It should be no surprise that I’m a sucker for a movie about #BlackLove. Of course, I hit play on Netflix’s Really Love to enjoy the eye candy that is Kofi Siriboe, or Siribae as I’ve seen on these internet streets.
Set in DC, Really Love is a love story centered around Isaiah Maxwell (Kofi Siriboe), a struggling artist (a painter), who falls in love with Stevie Solomon (Yootha Wong-Loi-Sing), a law school student with affluent parents. His parents nag him to get a real job, while her parents are less than ecstatic about her union with Isaiah. The two first crossed paths, briefly, while attending an art show for Isaiah’s artist friend played by Michael Ealy. When they meet again, officially, they discover that they share mutual friends in a couple. Stevie is friends with the girlfriend played by Jade Eshete (who is absolutely gorgeous). Isaiah is friends with a character played by Tristan “Mack” Wilds.
People need to dial back the comparisons to Love Jones. I get it. It crossed my mind. The shadow of Love Jones has lingered for decades. I own the DVD. Not that I’ve dusted if off lately, but I did rewatch the film when it became available in June 2021 for streaming on Netflix. The film had a new resurgence. It was also the inspiration for Season 4 Episode 8 of The Chi on Showtime.
There’s a shortage of mainstream, blockbuster Black love stories. It seems like there are more rom-coms like The Best Man than straight romance. Late 2020, we did get Sylvie’s Love, but we have to admit that Sylvie was trifling. Had she been a man, she would’ve been torn to shreds on social media. Malcolm & Marie was the most toxic love story I’ve ever seen. Talk about triggering. I had to talk to my therapist. Really Love and Love Jones in particular have in common that one main character is a creative (Isaiah is a painter), there’s poor communication and suppressed feelings that lead to a break-up. Relax! That’s not a spoiler. That’s literally the template for all romance and rom-coms—movies and novels.
Naturi Naughton, Uzo Aduba, and the late Suzanne Douglas are also in the film. Fine AF Kofi as Isaiah still reminded me of Kofi as Ralph Angel in Queen Sugar. He always has a look of brooding and longing. Joining Siriboe, Ealy and Wilds as eye candy I mean male actors in the film is Blair Underwood. He doesn’t remove his shirt in this film like in Set It Off or A Soldier’s Play, so no abs were on display.
One of my favorite scenes is when Mack Wilds’ character pulls Kofi in for a second hug immediately after an good-night hug. Kofi is still heartbroken over the break-up with Stevie. The scene reminded me of when Courtney B. Vance’s character surprises his aspiring sommelier son at his hotel right before an important event in Prentice Penny’s film Uncorked. As Vance barges through the door, he mumbles something along the lines of “Your mother would kill me if I didn’t come.”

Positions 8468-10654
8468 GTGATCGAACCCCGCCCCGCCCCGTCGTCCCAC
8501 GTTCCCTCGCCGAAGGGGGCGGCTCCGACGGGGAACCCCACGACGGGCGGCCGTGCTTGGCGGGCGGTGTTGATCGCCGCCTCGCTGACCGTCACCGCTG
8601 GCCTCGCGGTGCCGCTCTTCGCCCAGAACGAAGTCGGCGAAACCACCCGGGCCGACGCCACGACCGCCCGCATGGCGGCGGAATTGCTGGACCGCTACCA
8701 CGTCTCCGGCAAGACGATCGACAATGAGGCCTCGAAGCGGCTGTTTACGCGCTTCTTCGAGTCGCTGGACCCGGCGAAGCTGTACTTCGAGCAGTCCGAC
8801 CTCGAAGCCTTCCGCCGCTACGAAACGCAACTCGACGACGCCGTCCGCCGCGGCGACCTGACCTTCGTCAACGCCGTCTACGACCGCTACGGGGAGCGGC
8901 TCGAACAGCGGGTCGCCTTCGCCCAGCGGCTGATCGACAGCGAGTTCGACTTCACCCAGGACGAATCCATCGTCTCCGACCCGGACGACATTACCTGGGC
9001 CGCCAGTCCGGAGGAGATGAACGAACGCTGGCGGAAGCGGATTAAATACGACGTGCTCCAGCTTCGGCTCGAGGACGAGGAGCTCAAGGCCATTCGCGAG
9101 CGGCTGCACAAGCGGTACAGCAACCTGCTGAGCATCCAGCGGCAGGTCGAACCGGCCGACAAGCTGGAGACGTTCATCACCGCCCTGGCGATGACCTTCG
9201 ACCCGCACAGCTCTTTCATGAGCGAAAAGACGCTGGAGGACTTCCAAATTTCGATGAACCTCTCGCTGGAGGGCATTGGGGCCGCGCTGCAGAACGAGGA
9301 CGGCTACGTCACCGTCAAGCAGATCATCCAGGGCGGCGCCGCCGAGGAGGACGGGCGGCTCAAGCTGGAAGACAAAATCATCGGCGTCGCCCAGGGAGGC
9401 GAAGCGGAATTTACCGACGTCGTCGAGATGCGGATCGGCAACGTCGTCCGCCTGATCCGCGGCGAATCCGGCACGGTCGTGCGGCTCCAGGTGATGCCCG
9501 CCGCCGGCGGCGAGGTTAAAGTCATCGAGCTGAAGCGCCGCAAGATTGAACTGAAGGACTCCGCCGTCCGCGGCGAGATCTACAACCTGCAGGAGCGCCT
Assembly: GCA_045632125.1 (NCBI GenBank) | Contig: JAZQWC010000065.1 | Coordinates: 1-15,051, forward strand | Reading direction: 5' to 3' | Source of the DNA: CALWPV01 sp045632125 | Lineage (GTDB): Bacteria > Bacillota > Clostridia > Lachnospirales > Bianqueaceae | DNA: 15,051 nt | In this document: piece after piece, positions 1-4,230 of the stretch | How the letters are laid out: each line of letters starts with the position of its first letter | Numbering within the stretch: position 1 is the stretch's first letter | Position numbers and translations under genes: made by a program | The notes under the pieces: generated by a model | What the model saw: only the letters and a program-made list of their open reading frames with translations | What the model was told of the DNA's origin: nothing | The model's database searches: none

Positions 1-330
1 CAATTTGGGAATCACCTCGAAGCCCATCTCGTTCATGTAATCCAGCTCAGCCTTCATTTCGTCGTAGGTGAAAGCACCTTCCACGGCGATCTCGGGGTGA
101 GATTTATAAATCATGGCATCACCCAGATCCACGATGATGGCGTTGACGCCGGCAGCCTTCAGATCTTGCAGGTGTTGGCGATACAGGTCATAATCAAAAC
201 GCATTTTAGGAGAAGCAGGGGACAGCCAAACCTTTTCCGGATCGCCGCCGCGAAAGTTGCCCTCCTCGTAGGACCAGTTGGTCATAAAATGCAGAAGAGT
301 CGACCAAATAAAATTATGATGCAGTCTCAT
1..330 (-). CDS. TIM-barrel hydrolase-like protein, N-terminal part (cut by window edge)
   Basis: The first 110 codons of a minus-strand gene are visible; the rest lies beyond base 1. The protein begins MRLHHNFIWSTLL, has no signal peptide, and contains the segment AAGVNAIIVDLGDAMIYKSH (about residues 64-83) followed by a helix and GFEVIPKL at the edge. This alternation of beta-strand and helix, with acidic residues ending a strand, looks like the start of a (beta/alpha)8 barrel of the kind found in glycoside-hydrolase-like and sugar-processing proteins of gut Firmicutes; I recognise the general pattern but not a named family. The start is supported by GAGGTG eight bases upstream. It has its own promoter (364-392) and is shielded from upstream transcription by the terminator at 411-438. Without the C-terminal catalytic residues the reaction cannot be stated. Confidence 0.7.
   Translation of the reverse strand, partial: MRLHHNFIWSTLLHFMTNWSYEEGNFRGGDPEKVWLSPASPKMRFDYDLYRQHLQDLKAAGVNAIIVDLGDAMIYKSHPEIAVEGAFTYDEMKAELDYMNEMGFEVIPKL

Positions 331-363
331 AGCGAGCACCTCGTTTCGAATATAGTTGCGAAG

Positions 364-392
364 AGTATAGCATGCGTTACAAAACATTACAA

Really Love has a similar scene when Isaiah’s slow-to-being-proud parents show up to his gallery exhibition opening. Unabashed Black men showing love and supporting each other is beautiful, as was all the melanin in every scene of this movie. Everyone was melanated and moisturized. I was mesmerized by how well it was captured beautifully. Lighting was on point—much like Queen & Slim. Scenes were dark, but characters weren’t washed out. Isaiah neglecting to thank Stevie at his opening is reminiscent of what causes tension between Malcolm and Marie in yet another Netflix film, Malcolm & Marie, starring John David Washington and Zendaya.
The next part is a spoiler because I can’t not write about it. You can stop here if you need to. Before you go, I’ll say that I liked the movie a lot. It was sweet, frustrating, and beautiful, as a love story should be. Also, the lovemaking scene was hot! It was especially beautiful considering that in response to Steve asking him how does he know when a painting is done, he asked her how do you know when you’re making love. Just a beautiful scene! Other scenes of Kofi in various stages of undress were also jaw-dropping. I’m speaking specifically when he was on his couch, shirtless.
On to the spoiler:
This is literally the word for word reaction I scribbled in my notebook immediately after finishing the movie after it’s premiere late Friday night (early Saturday morning) as the credits rolled. I rewound the scene at least six times and recorded it on my phone because it hit me right in my chest.
OMG! The scene when Stevie sees the oil painting of herself at Isaiah’s second ever solo gallery show. She’s naked with a single breast exposed and the opposite leg is propped up as she leans against a green wall. We see a shot of her back as she stares at the painting, then another shot of her face, and Isaiah, blurred appears over her shoulder in the background, then he crosses over to the other side. He visibly sighs before he makes slow steps to approach her. She blinks with barely visible tears in her eyes that don’t fall. Scene cuts to black. Credits. Oh my heart! The instrumental music adds to the tension of these soon-to-be-reunited lovers.
At one point the camera cuts to the placard displaying the painting’s info. The painting is called “Her” and it’s part of the artist’s personal collection. It’s not for sale! It’s for him to keep. And it’s the painting that Tristan Wilds saw when he was visiting Isaiah that caused him to pause when he saw it, ask if they’d been in contact and later draw him in for the double hug.
I wanted to hug someone when the movie ended, but alone on my couch, all I could do was cradle my throw pillow and long for the day when I finally, really find a love of my own.